Pierre, I'm glad to be helpful. Thanks for your words.
Now, for all, a quick and usefull trick to decrease the files size of your Mesh2Flash contents:
- For the OBJ, try to reduce it more than you can (obviously without lost the correct shape) *
- For the TEXTURE, you know that David save as .png. It's a good image format, but just a little big (file size)
you can quickly cut many Kb just editing the image and the .mtl file. Save the .obj with David and check that the "Save texture coordinates" is active.
After you have an .obj file, a .mtl file and your .png file. Open your favourite photo editing software (I've used Microsoft Paint) and load your .png file.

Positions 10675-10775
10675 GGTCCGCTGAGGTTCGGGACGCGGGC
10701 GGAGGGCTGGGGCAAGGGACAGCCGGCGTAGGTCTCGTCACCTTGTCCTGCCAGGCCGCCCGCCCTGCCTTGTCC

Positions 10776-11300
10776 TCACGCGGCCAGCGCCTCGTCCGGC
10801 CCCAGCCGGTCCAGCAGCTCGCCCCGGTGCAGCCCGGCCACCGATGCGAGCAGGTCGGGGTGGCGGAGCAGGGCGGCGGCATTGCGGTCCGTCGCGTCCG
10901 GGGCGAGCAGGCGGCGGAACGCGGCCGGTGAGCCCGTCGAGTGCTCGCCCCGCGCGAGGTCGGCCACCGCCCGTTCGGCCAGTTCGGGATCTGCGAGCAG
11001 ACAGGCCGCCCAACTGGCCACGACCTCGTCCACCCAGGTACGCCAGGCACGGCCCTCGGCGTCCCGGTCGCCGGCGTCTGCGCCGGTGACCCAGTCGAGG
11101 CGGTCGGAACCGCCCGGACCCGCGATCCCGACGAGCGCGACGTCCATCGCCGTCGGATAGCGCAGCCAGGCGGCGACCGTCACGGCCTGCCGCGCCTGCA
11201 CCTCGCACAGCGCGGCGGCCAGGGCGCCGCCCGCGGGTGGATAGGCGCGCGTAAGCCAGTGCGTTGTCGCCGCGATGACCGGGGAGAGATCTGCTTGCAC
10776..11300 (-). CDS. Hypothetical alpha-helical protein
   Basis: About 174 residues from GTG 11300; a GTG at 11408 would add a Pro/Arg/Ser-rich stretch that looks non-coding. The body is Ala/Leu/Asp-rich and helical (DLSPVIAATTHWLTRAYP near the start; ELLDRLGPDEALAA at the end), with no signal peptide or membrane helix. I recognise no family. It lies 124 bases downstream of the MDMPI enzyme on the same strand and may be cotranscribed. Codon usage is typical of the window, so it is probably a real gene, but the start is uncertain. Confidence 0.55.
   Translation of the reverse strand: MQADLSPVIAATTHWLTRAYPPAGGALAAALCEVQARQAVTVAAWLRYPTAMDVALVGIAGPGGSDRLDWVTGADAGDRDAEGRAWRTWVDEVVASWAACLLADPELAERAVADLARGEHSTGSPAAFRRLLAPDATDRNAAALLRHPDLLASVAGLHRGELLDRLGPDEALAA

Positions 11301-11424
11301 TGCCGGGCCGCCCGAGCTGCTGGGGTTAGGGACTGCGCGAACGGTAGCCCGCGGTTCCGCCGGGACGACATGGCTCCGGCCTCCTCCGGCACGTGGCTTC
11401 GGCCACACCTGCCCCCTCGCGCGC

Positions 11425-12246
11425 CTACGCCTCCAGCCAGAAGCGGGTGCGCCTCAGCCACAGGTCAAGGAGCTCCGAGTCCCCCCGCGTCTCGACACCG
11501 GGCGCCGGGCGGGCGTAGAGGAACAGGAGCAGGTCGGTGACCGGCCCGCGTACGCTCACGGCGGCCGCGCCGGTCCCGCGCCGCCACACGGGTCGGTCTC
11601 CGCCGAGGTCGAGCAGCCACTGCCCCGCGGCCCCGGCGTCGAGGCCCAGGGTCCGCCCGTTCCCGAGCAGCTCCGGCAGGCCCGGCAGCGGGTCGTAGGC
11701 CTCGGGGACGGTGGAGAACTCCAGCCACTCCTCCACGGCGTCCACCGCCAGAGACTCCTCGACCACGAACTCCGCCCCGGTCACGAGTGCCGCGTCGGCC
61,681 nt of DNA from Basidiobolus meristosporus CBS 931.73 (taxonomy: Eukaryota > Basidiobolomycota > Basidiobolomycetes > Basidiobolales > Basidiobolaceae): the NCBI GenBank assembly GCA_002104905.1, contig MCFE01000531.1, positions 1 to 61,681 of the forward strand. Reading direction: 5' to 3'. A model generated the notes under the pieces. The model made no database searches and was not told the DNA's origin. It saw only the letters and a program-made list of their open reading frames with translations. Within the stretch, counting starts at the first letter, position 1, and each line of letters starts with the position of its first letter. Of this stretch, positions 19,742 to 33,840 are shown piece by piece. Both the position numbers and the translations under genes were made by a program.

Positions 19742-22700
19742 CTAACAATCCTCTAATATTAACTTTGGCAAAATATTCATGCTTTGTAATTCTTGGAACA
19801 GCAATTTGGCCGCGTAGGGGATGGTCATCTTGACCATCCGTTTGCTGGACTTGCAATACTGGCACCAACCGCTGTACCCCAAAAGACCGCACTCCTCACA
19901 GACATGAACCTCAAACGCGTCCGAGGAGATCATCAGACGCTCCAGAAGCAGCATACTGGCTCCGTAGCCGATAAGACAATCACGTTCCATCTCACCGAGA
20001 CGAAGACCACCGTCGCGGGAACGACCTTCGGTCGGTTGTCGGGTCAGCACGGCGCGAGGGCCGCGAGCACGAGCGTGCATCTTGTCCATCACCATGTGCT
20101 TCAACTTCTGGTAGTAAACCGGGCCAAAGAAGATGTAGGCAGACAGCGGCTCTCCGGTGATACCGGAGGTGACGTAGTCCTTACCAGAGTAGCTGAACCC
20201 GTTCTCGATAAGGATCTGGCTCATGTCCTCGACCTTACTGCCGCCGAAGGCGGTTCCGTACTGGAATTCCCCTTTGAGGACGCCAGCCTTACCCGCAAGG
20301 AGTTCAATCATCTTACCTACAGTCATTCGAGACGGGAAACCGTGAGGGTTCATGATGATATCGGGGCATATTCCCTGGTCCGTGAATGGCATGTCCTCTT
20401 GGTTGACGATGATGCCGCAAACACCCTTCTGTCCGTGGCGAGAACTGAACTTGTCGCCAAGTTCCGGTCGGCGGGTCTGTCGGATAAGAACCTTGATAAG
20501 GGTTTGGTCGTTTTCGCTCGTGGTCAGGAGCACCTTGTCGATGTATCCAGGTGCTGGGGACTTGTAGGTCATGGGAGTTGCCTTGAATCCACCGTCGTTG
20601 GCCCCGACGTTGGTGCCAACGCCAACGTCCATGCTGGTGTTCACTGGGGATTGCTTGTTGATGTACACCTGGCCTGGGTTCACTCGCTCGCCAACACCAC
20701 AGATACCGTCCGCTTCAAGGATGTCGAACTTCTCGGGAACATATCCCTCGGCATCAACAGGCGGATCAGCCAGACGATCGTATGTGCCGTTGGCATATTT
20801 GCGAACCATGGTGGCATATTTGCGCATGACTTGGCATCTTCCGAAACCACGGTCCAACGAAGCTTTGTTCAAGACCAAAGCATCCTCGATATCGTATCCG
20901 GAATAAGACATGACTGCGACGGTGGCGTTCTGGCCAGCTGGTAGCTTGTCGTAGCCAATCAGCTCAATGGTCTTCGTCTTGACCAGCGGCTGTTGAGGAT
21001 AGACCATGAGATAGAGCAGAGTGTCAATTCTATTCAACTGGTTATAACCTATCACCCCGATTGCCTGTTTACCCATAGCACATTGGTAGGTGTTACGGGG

Save it as .jpg, with same name (don't change the file name). Open the .mtl file as a text file (I've used Microsoft NotePad) and find the name of the texture file.
Delete the ".png" text and replace with ".jpg" text. Save and close.
Now you can test if all is ok just deleting your .png texture and opening the obj into david ShapeFusion. You will see the mesh with the texture.
At the end you can upload the mesh and its texture into the web page, as you already well know.
I've tried this trick with my meshes and with Pierre's leaf. For this leaf image I'm starded with a .png of 826 Kb
and created a .jpg of 120 Kb
These solutions are aimed to a goal: keep the 3D contents in real time fast to load and fast to play (to browse in 3D view).
Hope that you find some usefulness in these infos
To preserve a good quality of 3D browsing: I've tested that on my pc (please see the signature of my messages) the max number of polygons of the mesh mustn't be over 10k.
Just with 15k polys, the mesh (I mean only the obj without any texture) isn't any more fast and easy to navigate (the 3D browsing have a lack of frame rate).